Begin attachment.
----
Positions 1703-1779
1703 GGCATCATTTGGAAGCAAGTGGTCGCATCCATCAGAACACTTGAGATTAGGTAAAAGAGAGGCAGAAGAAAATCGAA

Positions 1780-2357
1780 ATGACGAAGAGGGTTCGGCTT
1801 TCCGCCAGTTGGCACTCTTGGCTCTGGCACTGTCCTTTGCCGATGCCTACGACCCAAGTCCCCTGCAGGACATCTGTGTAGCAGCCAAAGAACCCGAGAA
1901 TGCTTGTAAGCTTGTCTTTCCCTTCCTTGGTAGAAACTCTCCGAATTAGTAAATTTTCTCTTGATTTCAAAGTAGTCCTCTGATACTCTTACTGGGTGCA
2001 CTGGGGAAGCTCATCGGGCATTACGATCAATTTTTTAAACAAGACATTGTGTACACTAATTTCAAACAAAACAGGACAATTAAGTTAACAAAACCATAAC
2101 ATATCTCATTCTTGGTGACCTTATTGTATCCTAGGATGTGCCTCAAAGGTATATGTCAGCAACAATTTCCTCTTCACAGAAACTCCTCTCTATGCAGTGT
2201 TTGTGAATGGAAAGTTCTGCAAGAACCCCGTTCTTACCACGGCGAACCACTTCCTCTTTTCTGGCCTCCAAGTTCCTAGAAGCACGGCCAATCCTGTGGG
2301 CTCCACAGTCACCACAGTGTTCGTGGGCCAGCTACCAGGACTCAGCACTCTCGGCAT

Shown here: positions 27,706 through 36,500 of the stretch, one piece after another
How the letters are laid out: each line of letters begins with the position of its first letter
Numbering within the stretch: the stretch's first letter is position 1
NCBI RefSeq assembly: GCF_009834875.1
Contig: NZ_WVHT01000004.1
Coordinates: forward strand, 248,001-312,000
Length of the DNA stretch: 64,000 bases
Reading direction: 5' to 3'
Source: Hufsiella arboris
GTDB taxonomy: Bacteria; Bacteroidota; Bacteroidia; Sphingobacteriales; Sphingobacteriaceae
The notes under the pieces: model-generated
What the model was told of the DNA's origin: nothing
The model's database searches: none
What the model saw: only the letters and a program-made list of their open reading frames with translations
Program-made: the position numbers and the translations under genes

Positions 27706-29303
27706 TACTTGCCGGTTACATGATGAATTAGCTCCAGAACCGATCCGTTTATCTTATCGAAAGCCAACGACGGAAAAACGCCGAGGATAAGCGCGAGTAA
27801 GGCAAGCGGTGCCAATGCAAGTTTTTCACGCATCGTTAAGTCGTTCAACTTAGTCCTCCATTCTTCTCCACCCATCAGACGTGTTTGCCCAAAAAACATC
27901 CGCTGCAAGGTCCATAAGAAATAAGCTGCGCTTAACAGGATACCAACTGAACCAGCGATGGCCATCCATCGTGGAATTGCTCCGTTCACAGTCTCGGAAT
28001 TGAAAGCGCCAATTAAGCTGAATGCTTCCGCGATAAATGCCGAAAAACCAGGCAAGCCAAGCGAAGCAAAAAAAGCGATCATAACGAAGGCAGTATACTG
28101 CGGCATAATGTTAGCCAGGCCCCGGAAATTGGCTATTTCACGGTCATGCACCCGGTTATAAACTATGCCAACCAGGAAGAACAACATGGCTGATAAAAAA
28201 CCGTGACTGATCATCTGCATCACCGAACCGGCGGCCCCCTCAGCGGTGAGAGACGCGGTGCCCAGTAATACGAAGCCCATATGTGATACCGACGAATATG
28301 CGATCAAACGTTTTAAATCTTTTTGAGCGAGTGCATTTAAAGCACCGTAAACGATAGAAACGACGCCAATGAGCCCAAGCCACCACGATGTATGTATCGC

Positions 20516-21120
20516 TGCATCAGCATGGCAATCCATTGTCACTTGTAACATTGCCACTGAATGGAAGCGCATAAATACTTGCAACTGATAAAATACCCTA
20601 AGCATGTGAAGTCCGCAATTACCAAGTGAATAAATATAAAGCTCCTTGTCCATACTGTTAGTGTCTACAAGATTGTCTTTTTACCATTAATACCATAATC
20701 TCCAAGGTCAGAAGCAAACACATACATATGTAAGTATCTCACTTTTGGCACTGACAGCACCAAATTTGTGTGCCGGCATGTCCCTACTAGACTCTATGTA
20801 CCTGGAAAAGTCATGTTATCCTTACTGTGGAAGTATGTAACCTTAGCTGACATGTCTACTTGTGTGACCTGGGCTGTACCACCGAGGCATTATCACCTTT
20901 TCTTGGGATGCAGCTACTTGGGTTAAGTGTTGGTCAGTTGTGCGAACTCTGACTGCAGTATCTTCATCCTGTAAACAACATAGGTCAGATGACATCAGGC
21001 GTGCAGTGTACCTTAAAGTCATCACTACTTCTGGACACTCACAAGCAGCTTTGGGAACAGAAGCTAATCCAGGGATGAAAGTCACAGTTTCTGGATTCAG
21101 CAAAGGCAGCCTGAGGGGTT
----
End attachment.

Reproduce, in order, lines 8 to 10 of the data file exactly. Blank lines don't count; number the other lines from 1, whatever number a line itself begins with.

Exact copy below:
2101 ATATCTCATTCTTGGTGACCTTATTGTATCCTAGGATGTGCCTCAAAGGTATATGTCAGCAACAATTTCCTCTTCACAGAAACTCCTCTCTATGCAGTGT
2201 TTGTGAATGGAAAGTTCTGCAAGAACCCCGTTCTTACCACGGCGAACCACTTCCTCTTTTCTGGCCTCCAAGTTCCTAGAAGCACGGCCAATCCTGTGGG
2301 CTCCACAGTCACCACAGTGTTCGTGGGCCAGCTACCAGGACTCAGCACTCTCGGCAT